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Hive ransomware gang hit Costa Rica public health service

by Security Affairs
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Costa Rican Social Security Fund, Costa Rica ‘s public health service, was hit by a Hive ransomware attack.

Costa Rican Social Security Fund, Costa Rica ‘s public health service (aka CCCS), was hit today by a Hive ransomware attack, BleepingComputer reported.

The attack occurred early this morning, Tuesday, May 31, 2022. The authorities are investigating the security breach, but the public health service confirmed that the attack did not impact the EDUS (Unified Digital Health) and the SICERE (Centralized Tax-Collection System) databases, it also added that the incident did not compromise payroll and pension services.

CCSS sufri? hackeo en la madruga de este martes

El hackeo se dio en horas de la madrugada de este martes 31 de mayo.

Se est?n realizando los an?lisis correspondientes.

Las bases de datos de Edus, Sicere, planillas y pensiones no se vieron comprometidas.

— CCSSdeCostaRica (@CCSSdeCostaRica)

May 31, 2022

The CCCS asked its employees to disconnect their computers from the internal networks, some of them reported that the printers inside the agency began printing pages with ransom ASCII.

Estoy de momento sola en la oficina y la impresora empez? a funcionar y est? tirando estas hojas. Mejor la desconect?. No s? si tendr? que ver con el ‘hackeo’. Ya report? situaci?n. Vamo’ a ver qu? pasa ? pic.twitter.com/1ZMuyzMJjT

— Tatiana (@tblandono)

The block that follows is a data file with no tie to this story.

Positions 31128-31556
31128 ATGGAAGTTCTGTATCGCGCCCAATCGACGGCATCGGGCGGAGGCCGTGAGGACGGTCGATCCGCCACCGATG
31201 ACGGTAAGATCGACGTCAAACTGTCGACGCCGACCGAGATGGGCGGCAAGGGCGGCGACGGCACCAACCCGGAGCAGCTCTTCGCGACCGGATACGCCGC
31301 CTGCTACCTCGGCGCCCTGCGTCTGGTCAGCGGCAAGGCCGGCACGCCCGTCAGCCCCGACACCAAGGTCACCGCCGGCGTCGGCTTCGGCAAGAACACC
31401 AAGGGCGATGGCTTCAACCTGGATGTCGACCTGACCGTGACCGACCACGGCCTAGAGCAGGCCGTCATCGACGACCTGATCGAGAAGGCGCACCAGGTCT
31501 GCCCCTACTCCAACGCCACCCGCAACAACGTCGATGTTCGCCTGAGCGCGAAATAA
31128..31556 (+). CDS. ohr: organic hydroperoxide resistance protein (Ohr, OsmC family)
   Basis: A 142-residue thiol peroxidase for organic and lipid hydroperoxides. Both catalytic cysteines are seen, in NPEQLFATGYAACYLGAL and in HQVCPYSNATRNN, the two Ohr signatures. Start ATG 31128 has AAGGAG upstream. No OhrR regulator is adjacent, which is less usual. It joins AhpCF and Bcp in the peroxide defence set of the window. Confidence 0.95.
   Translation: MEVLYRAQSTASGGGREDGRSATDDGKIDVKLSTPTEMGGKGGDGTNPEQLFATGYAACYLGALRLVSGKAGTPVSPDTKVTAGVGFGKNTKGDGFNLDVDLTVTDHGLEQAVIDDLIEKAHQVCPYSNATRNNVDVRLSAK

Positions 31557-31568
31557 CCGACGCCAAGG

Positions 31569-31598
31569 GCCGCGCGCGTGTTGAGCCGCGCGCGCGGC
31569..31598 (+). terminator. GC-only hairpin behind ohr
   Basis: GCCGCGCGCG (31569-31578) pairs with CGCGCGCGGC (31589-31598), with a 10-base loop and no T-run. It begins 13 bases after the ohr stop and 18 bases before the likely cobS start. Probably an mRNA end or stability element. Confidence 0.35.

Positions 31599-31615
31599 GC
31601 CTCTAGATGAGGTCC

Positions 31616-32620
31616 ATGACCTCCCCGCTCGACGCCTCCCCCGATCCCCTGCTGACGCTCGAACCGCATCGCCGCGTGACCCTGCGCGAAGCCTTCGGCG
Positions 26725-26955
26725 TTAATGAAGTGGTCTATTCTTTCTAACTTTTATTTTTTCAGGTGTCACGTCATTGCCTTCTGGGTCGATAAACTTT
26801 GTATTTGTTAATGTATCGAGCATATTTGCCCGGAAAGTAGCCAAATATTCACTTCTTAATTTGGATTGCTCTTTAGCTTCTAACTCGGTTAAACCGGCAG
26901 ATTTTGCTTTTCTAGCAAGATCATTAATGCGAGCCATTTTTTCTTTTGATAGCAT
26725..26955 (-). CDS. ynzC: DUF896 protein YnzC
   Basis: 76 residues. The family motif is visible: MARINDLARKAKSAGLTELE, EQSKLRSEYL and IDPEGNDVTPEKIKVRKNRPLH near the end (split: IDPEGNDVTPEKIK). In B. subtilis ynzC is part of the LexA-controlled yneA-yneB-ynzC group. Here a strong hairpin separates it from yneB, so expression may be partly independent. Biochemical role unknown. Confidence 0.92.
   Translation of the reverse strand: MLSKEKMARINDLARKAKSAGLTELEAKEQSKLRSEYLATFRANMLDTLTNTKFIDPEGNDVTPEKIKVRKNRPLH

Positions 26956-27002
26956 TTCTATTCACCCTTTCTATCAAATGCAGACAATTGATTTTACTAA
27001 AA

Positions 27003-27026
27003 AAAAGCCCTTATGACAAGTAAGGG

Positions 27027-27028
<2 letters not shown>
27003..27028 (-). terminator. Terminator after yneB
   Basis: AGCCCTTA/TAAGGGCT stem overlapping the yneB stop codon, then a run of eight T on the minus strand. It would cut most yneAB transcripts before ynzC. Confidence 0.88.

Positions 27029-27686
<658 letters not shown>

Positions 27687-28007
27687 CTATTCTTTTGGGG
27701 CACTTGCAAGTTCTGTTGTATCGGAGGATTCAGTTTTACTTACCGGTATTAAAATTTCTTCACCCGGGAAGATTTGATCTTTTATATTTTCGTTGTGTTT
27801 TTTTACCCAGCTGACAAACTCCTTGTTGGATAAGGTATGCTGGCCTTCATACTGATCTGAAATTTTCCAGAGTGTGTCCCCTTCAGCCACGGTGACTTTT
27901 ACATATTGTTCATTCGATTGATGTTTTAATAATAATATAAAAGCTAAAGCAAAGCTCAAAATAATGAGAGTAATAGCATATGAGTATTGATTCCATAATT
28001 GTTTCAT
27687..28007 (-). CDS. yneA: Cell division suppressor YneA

May 31, 2022

Last month, the Conti ransomware gang claimed responsibility for the attack on Costa Rica government infrastructure after that the government refused to pay a ransom.

The attack impacted multiple government services, including CCSS, the Finance Ministry and the Labor Ministry. The Conti ransomware gang also threatened to “overthrow” the new government of the country.

The list of government entities hit by Conti affiliates also includes the country’s Ministry of Finance, its Ministry of Labor and Social Security (MTSS), the Ministry of Science, Innovation, Technology, and Telecommunications, and the Social Development and Family Allowances Fund (FODESAF).

The gang claimed to have insiders in the government and revealed that the attack was carried out by an affiliate group tracked as UNC1756. Now the Conti ransomware gang is demanding a $20 million ransom (initially the group asked for the payment of $10M) for the decryption keys to recover the impacted systems.

BleepingComputer pointed out that after Conti announced the shutting down of its operations, some of its members have joined Hive group and both gangs have begun leaking the victims’ data on both dark web leak sites.

This week, Cyber Research Labs reported to have observed a rise in ransomware attacks in the second quarter of 2022, some of them with a severe impact on the victims, such as the attack that hit the Costa Rican government that caused a nationwide crisis.

The experts warn of ransomware attacks against government organizations. They observed a total of 48 government organizations from 21 countries that were hit by 13 ransomware attacks in 2022.

Cyble researchers warn that cybercriminal organizations have changed tactics, switching from businesses to small states threatening to subvert government apparatus.

Small states are easy targets due to the low level of security of their critical infrastructure due to the low budget to protect them.

In August 2021, the Federal Bureau of Investigation (FBI) released a flash alert on the Hive ransomware attacks that includes technical details and indicators of compromise associated with the operations of the gang.

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Pierluigi Paganini

(SecurityAffairs hacking, Costa Rica)

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